Posts tagged ‘Nicholas Ind’


Being an optimist for a better post-Google, post-Facebook era

15.12.2017

Interesting to get this perspective on ‘Big Tech’ from The Guardian, on how it’s become tempting to blame the big Silicon Valley players for some of the problems we have today. The angle Moira Weigel takes is that there needs to be more democracy in the system, where workers need to unite and respecting those who shape the technologies that are being used.
   I want to add a few far simpler thoughts.
   At the turn of the century, our branding profession was under assault from No Logo and others, showing that certain brands were not what they were cracked up to be. Medinge Group was formed in part because we, as practitioners, saw nothing wrong with branding per se, and that the tools could be used for good. Not everyone was Enron or Nike. There are Patagonia and Dilmah. That led to the original brand manifesto, on what branding should accomplish. (I was generously given credit for authoring this at one point, but I was simply the person who put the thoughts of my colleagues into eight points. In fact, we collectively gathered our ideas into eight groups, so I can’t even take credit for the fact there are eight points.)
   In 2017, we may look at Über’s sexism or Facebook’s willingness to accept and distribute malware-laden ads, and charge tech with damaging the fabric of society. Those who dislike President Trump in the US want someone to blame, and Facebook’s and Google’s contributions to their election in 2016 are a matter of record. But it’s not that online advertising is a bad thing. Or that social media are bad things. The issue is that the players aren’t socially responsible: none of them exist for any other purpose than to make their owners and shareholders rich, and the odd concession to not doing evil doesn’t really make up for the list of misdeeds that these firms add to. Many of them have been recorded over the years on this very blog.
   Much of what we have been working toward at Medinge is showing that socially responsible organizations actually do better, because they find accord with their consumers, who want to do business or engage with those who share their values; and, as Nicholas Ind has been showing in his latest book, Branding Inside Out, these players are more harmonious internally. In the case of Stella McCartney, sticking to socially responsible values earns her brand a premium—and she’s one of the wealthiest fashion designers in the world.
   I just can’t see some of the big tech players acting the same way. Google doesn’t pay much tax, for instance, and the misuse of Adwords aside, there are allegations that it hasn’t done enough to combat child exploitation and it has not been a fair player when it comes to rewarding and acknowledging media outlets that break the news, instead siding with corporate media. Google may have open-source projects out there, but its behaviour is old-school corporatism these days, a far cry from its first five years when even I would have said they were one of the good guys.
   Facebook’s problems are too numerous to list, though I attempted to do so here, but it can be summed up as: a company that will do nothing unless it faces embarrassment from enough people in a position of power. We’ve seen it tolerate kiddie porn and sexual harassment, giving both a “pass” when reported.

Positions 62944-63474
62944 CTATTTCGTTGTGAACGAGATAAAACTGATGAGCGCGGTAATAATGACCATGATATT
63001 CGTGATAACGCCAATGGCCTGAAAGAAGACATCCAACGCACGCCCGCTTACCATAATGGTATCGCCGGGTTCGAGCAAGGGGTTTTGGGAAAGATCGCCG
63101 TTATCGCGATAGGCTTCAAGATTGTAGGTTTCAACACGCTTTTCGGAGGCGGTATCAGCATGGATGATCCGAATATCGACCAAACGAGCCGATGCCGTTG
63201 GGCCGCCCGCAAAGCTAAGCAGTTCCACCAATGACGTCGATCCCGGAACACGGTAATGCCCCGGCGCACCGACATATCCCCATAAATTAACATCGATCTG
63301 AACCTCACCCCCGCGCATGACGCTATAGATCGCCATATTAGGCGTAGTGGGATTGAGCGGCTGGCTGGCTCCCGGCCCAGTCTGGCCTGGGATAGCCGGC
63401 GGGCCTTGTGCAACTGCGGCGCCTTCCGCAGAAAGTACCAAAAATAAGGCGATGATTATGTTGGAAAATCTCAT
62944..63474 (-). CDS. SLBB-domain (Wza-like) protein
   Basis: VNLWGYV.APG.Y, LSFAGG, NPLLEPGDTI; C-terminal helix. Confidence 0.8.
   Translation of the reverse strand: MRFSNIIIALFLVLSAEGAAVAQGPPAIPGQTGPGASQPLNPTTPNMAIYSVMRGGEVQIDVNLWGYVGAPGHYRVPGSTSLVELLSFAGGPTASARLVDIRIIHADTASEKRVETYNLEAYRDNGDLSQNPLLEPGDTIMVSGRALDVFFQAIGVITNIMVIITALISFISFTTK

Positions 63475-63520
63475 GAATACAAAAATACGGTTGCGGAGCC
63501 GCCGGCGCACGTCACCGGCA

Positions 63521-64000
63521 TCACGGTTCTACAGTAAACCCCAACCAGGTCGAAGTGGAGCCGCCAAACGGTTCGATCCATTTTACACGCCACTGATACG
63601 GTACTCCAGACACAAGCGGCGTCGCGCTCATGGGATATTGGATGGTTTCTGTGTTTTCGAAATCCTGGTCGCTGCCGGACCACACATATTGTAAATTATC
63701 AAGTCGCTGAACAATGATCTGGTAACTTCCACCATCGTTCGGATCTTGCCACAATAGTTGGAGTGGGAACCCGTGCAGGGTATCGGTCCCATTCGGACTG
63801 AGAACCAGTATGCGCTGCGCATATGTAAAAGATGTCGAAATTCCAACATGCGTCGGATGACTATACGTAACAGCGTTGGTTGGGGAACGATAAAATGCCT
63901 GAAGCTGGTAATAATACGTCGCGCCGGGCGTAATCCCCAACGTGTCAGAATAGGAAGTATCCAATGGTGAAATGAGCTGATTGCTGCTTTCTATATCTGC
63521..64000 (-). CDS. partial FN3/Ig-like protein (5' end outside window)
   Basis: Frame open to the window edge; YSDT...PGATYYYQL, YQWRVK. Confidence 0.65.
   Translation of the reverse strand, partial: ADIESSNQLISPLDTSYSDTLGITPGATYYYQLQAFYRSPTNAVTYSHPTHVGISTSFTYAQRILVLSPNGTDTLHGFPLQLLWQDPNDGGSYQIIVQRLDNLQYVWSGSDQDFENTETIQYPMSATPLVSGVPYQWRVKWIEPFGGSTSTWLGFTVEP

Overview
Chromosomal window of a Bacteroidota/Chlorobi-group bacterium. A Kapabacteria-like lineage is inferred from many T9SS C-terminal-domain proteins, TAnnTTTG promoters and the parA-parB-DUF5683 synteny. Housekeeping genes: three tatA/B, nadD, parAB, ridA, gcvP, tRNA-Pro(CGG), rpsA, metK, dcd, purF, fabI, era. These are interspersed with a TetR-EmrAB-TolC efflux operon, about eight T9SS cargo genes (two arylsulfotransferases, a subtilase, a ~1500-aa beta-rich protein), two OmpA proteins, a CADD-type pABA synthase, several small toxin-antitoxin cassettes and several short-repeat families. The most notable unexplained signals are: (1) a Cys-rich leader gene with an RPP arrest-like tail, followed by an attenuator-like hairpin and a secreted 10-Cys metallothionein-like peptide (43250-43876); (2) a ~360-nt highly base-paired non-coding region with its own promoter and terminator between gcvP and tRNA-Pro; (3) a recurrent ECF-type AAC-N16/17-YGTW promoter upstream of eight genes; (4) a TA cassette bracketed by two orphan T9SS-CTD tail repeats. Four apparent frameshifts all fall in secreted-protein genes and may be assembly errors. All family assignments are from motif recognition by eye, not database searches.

Yet, for all that they make, it would be reasonable to expect that they put more people on the job in places where it mattered. The notion that three volunteers monitor complaints of child exploitation videos at YouTube is ridiculous but, for anyone who has complained about removing offensive content online, instantly believable; why there were not more is open to question. Anyone who has ventured on to a Google forum to complain about a Google product will also know that inaction is the norm there, unless you happen to get to someone senior and caring enough. Similarly, increasing resources toward monitoring advertising, and ensuring that complaints are properly dealt with would be helpful.
   Google’s failure to remove content mills from its News is contributing to “fake news”, yet its method of combatting that appears to be taking people away from legitimate media and ranking corporate players more highly.
   None of these are the actions of companies that want to do right by netizens.
   As Weigel notes, there’s a cost to abandoning Facebook and Google. But equally there are opportunities if these firms cannot provide the sort of moral, socially responsible leadership modern audiences demand. In my opinion, they do not actually command brand loyalty—a key ingredient of brand equity—if true alternatives existed.
   Duck Duck Go might only have a fraction of the traffic Google gets in search, but despite a good mission its results aren’t always as good, and its search index is smaller. But we probably should look to it as a real alternative to search, knowing that our support can help it grow and attract more investment. There is room for a rival to Google News that allows legitimate media and takes reports of fake news sites more seriously. If social media are democratizing—and there are signs that they are, certainly with some of the writings by Doc Searls and Richard MacManus—then there is room for people to form their own social networks that are decentralized, and where we hold the keys to our identity, able to take them wherever we please (Hubzilla is a prime example; you can read more about its protocol here). The internet can be a place which serves society.